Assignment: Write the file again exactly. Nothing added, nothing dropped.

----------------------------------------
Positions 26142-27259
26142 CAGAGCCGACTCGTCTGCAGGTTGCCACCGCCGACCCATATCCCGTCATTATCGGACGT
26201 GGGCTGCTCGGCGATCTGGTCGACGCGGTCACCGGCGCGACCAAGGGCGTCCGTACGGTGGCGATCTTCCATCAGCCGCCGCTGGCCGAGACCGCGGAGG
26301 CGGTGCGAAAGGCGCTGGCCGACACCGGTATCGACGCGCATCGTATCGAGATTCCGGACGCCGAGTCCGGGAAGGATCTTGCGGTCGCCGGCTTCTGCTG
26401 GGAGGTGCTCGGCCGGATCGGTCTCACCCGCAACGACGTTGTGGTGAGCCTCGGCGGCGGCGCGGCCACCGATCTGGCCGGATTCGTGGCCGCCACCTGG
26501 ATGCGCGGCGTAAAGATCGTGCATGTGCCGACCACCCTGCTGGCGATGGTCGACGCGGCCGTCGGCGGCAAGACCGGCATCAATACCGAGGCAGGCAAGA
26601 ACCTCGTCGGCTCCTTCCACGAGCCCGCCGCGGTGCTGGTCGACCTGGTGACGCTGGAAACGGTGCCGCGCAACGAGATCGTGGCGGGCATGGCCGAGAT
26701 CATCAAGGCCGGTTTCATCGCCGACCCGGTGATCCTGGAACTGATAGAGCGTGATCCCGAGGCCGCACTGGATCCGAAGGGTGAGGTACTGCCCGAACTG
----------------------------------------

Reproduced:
Positions 26142-27259
26142 CAGAGCCGACTCGTCTGCAGGTTGCCACCGCCGACCCATATCCCGTCATTATCGGACGT
26201 GGGCTGCTCGGCGATCTGGTCGACGCGGTCACCGGCGCGACCAAGGGCGTCCGTACGGTGGCGATCTTCCATCAGCCGCCGCTGGCCGAGACCGCGGAGG
26301 CGGTGCGAAAGGCGCTGGCCGACACCGGTATCGACGCGCATCGTATCGAGATTCCGGACGCCGAGTCCGGGAAGGATCTTGCGGTCGCCGGCTTCTGCTG
26401 GGAGGTGCTCGGCCGGATCGGTCTCACCCGCAACGACGTTGTGGTGAGCCTCGGCGGCGGCGCGGCCACCGATCTGGCCGGATTCGTGGCCGCCACCTGG
26501 ATGCGCGGCGTAAAGATCGTGCATGTGCCGACCACCCTGCTGGCGATGGTCGACGCGGCCGTCGGCGGCAAGACCGGCATCAATACCGAGGCAGGCAAGA
26601 ACCTCGTCGGCTCCTTCCACGAGCCCGCCGCGGTGCTGGTCGACCTGGTGACGCTGGAAACGGTGCCGCGCAACGAGATCGTGGCGGGCATGGCCGAGAT
26701 CATCAAGGCCGGTTTCATCGCCGACCCGGTGATCCTGGAACTGATAGAGCGTGATCCCGAGGCCGCACTGGATCCGAAGGGTGAGGTACTGCCCGAACTG